Posts with the label "st julien"


Southwold: 2015 Bordeaux under the microscope

Southwold: 2015 Bordeaux under the microscope

Friday 8th February 2019
by Tom Jenkins

It’s over thirty years since a group of pioneering British merchants first met in the small, seaside town of Southwold to assess a young Bordeaux vintage under blind tasting conditions. 

Luminaries such as the late John Avery and Bill Blatch, along with the likes of Clive Coates MW and our very own Hew Blair, were amongst the first tasters. Although the venue has changed, the name remains, as does the spirit and professionalism. The results are eagerly anticipated by Bordeaux Chateaux; this is the ultimate litmus test, affirmation of years of hard work or hard truths.

Now, here comes the caveat: this is perhaps not the most flattering time to taste these wines. In fact, in my experience it is one of the worst… Although barrel samples can be variable, there is an undeniable freshness and purity of fruit. Just after bottling, they are equally flattering, a year and a half after bottling, they are usually less gratifying. 2009 is a notable exception – these have always been gloriously easy to taste. The 2015s attracted comparisons to 2009 from barrel; however, on this showing, they are less flamboyant and more structured. There are very many notable successes, but it is by no means as uniform or as easy to taste as those spectacular 2009s.

Southwold: Bordeaux 2014 – very good, but not quite great

Southwold: Bordeaux 2014 – very good, but not quite great

Monday 19th February 2018
by Tom Jenkins

Last week, the great and the good of the British wine trade including journalists, merchants and multitude of MWs decamped to our new Southwold-on-Thames venue to dissect the 2014s.

After the demoralising 2013s, there was a palpable sense of anticipation. We have always admired this vintage for its classical style and elegance. As is custom, we start with several flights of St Emilion. The flights seem to get longer each year and usually feature unfamiliar names that leave us pondering, ‘why?’ There was no such bafflement this year. Vignerons appear to have used a lighter touch and coupled with the natural acidity of the vintage, the wines have a real sense of cohesion and energy. Top marks went to Francois Mitjavile’s Tertre Roteboeuf, such an unmistakable wine, there’s really no need to disguise its identity… My preference was Canon, John Kolasa’s last year at the helm – this is as classical and super-refined, and a mighty impressive showing from Troplong Mondot.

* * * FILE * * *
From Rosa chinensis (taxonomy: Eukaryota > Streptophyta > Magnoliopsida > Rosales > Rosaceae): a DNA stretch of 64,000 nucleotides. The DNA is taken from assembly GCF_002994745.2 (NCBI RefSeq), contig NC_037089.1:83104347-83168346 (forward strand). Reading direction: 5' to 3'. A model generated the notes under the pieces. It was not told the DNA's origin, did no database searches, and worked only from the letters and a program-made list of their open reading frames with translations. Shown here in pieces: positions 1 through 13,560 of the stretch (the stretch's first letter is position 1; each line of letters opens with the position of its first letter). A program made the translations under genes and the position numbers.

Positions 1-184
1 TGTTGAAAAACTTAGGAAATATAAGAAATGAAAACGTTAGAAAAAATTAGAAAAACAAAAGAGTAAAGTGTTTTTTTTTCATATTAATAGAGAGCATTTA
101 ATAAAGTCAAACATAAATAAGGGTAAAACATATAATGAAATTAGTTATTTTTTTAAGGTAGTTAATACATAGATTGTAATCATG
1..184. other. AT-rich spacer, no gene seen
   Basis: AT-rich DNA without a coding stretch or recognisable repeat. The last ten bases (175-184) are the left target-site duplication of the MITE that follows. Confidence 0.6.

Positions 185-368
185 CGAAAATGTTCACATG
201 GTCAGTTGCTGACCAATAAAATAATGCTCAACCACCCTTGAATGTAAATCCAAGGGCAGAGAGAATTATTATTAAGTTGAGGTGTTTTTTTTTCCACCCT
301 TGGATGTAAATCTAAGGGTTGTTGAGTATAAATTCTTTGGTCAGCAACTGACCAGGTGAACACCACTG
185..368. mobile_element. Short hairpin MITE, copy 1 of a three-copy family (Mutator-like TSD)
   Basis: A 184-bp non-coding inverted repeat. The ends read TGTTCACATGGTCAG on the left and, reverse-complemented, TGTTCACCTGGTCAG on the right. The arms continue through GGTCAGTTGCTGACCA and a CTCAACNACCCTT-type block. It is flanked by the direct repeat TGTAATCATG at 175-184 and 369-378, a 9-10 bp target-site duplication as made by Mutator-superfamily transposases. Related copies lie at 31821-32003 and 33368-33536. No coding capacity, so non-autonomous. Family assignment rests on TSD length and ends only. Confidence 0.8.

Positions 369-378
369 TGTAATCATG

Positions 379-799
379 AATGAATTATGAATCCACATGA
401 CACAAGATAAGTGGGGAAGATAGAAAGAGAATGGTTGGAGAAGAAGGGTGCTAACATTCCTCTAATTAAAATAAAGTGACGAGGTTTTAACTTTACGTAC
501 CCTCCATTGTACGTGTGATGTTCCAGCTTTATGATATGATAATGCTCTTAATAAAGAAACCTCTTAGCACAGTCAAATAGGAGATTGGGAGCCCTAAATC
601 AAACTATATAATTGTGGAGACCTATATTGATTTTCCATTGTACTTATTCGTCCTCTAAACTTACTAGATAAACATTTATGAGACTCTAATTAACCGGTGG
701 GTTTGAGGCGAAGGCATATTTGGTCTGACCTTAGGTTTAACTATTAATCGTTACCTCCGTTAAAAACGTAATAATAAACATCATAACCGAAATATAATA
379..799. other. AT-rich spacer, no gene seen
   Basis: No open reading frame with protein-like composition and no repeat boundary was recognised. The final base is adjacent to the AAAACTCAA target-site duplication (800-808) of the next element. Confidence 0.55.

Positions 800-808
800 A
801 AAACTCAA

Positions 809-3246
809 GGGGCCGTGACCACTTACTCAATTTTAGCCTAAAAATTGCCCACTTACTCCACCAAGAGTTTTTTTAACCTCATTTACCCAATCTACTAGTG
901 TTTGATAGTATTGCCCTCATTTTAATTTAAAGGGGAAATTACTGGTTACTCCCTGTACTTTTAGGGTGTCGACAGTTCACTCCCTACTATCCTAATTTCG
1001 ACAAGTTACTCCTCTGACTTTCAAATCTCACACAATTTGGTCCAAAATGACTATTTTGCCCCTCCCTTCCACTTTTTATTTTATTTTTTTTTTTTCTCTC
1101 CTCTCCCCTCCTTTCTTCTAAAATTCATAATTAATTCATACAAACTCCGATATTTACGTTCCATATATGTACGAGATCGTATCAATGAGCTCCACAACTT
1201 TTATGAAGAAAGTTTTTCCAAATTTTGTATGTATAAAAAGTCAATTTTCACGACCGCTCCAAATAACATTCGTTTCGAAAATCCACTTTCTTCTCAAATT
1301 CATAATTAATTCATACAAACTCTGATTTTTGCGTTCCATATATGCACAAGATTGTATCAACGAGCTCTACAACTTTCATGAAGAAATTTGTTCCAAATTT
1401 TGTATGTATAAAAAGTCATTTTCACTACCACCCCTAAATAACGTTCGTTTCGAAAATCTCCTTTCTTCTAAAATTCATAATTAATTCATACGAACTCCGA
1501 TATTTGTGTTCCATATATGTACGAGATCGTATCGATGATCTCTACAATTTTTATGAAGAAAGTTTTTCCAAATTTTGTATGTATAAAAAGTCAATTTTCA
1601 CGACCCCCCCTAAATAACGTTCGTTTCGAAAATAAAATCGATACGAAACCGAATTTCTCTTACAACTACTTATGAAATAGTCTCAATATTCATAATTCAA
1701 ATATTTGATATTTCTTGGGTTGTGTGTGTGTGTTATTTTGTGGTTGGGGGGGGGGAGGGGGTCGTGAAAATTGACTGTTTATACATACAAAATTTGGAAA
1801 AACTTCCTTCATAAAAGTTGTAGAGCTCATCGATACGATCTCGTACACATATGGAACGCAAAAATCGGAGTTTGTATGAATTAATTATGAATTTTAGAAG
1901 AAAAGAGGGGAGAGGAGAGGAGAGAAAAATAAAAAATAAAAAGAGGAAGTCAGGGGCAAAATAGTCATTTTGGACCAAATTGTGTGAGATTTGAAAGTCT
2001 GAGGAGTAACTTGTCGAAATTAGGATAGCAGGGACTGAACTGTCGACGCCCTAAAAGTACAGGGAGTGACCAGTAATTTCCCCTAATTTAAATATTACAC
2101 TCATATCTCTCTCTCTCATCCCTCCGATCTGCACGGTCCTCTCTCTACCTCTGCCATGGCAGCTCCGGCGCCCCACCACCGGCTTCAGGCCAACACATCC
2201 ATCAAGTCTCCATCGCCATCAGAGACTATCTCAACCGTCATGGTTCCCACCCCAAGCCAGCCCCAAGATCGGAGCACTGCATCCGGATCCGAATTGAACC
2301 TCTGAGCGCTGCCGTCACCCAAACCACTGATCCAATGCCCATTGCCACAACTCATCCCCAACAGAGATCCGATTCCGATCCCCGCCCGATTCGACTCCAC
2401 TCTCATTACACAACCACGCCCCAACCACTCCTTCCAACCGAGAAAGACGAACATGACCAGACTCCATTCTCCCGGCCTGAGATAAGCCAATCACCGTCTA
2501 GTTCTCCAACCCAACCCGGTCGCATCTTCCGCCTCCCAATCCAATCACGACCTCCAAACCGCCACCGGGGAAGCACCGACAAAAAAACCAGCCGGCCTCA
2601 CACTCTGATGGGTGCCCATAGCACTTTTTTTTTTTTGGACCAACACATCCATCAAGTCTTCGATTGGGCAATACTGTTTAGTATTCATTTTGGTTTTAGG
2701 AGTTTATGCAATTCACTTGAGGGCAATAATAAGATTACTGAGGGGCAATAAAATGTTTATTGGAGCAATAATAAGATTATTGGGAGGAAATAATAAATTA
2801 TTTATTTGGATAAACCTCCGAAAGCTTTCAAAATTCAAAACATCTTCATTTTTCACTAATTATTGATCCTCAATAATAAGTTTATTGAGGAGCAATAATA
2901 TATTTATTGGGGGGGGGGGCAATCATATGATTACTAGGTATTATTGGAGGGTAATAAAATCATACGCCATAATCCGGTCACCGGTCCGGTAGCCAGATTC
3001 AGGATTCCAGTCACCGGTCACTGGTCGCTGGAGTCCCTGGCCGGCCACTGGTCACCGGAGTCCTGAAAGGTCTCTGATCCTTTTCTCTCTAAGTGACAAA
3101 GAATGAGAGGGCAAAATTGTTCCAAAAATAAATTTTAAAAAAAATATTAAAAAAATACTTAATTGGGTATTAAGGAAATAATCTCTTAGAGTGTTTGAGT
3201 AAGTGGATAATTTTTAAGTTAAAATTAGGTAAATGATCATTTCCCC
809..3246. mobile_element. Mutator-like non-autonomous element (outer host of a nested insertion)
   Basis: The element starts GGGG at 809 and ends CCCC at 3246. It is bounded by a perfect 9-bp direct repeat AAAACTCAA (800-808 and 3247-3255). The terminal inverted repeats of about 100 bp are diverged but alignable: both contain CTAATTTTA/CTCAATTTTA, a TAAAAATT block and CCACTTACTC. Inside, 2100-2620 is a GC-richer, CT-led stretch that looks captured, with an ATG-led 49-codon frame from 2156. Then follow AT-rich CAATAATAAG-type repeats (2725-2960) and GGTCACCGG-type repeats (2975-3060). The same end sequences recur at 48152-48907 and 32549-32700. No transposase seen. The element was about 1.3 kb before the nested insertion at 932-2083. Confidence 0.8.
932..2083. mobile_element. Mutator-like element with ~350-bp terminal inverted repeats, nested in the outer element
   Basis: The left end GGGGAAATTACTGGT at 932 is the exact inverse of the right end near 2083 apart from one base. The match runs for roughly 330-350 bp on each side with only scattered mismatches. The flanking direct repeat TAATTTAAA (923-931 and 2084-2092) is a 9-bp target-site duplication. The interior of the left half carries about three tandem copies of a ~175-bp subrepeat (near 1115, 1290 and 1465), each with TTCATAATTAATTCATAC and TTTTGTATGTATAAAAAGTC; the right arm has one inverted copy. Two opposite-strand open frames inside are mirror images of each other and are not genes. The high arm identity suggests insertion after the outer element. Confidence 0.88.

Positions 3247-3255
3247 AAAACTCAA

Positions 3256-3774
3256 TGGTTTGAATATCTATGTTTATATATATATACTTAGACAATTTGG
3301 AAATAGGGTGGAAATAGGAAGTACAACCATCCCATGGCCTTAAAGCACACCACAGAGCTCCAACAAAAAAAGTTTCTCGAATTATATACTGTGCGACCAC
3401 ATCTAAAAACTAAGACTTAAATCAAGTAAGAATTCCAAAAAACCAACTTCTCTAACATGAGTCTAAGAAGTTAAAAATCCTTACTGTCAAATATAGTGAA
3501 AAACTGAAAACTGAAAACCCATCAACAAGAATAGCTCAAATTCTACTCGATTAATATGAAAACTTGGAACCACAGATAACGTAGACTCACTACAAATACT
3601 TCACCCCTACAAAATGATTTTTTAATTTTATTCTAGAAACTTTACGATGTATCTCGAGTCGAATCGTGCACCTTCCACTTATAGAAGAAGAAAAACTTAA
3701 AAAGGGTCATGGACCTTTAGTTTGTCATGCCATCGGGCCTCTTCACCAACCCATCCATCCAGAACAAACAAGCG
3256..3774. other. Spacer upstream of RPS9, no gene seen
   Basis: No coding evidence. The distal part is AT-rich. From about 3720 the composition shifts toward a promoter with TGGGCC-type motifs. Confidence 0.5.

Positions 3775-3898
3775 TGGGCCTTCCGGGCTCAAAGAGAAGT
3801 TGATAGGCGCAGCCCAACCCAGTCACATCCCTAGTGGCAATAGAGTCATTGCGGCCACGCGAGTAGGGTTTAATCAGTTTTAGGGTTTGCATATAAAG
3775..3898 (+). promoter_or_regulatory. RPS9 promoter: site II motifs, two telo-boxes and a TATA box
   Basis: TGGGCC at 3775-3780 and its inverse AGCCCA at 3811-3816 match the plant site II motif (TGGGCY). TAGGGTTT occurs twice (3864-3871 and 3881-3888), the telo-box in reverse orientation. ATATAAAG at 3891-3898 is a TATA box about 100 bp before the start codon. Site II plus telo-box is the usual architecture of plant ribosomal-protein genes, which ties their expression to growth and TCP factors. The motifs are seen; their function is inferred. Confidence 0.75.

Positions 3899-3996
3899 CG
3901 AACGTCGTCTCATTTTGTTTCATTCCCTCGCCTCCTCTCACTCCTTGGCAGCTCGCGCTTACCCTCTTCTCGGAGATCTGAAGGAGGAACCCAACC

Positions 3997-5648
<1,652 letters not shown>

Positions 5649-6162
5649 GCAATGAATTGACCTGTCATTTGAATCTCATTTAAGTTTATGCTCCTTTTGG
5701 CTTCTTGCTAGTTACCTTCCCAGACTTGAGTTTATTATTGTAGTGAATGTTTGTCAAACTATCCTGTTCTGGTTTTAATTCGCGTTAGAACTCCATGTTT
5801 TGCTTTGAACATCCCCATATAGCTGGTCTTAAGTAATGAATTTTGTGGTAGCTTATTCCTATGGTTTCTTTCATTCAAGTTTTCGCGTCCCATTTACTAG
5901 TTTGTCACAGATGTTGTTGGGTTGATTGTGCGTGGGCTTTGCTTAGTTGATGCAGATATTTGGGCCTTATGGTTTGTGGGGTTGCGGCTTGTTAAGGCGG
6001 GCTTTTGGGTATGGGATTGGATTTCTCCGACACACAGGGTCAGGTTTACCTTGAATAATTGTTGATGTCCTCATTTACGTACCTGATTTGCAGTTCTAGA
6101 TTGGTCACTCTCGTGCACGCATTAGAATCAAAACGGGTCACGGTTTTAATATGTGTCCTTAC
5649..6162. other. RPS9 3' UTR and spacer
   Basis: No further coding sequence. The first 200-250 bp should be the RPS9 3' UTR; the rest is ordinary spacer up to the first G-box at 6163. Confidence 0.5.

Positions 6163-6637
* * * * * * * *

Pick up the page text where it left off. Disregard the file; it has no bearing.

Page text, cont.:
Bordeaux 2015: London UGC Tasting

Bordeaux 2015: London UGC Tasting

Wednesday 18th October 2017
by Tom Jenkins

The British wine trade descended on Lindley Hall in Westminster yesterday for the annual London UGC. It was the turn of the much anticipated 2015s to flaunt their newly bottled wares. And they didn’t disappoint!

In truth, this is not the most flattering time to display, often there is a bit of bottle shock that subdues the exuberant fruit one might recall from barrel tastings. The 2015s had no such issues. These are extrovert wines packed with sweet, succulent fruit, and swathed in gloriously generous tannins. There is certainly a more noticeable tannic structure post elevage, but this can only be a positive. Charming and delicious as these will be in their youth, they possess the presence to last for medium and even long-term drinking.

UGC Week: Bordeaux 2016 - Day three: The Mighty Medoc

UGC Week: Bordeaux 2016 - Day three: The Mighty Medoc

Friday 28th April 2017
by Tom Jenkins

Starting at Chateau Lafite at 9am set the bar pretty high. The Duhart Milon was superb, pure Cabernet class, even the Carruades was spectacular, dense and concentrated, and then we got to the grand vin, an ethereal, subtly perfumed, glorious Lafite; athletic, graceful, powerful and handsome. There’s absolutely no doubt that this is a top notch Lafite and one of the wines of the vintage. 

Next stop Mouton Rothschild and an equally impressive range, but stylistically quite different. By comparison, the Mouton stable was all primal power and complexity. The d’Armailhac is fun and filled with fruit, the Clerc Milon is a big step up in quality, the fruit is much more profound and the tannins are very classy. Petit Mouton is big and brooding and the grand vin is a wine of epic proportions. As with all great Moutons, this is slow to reveal itself, it is deeply introverted, but with time and coaxing it starts to reveal the power of this terroir. This has serious length, and while at this stage it doesn’t quite have the grace of the Lafite, we believe this is a seriously impressive Mouton that will continue to grow in stature – mighty impressive.

Bordeaux 2016: Northern Lights

Bordeaux 2016: Northern Lights

Wednesday 15th February 2017
by Tom Jenkins

Journalists like to pigeonhole vintages. It supposedly makes life easy for consumers. Condense the wines of Bordeaux down into a brief soundbite, a paragraph that tells you all you need to know about this wonderful region. 

In 2015 it was a ‘Right Bank, Pessac and Margaux’ year. Read into this what you will – but what is not said often resonates the loudest. Most interpreted this as ‘don’t go near the northern Medoc’. The truth is rarely so simple…

Last week, our reconnaissance team spent three fascinating days tasting and re-tasting what is already being referred to as a sanctified trilogy: 2014, 2015 and 2016. Let’s start with the 2014s. This is a vintage that really appeals to our palates – a combination of modern winemaking and classic flavours, a vintage of balance and precision with more than enough power and concentration. It will of course remain in the shadow of 2015 and 2016, but these wines will make you smile and if you bought them en primeur, you should be well pleased.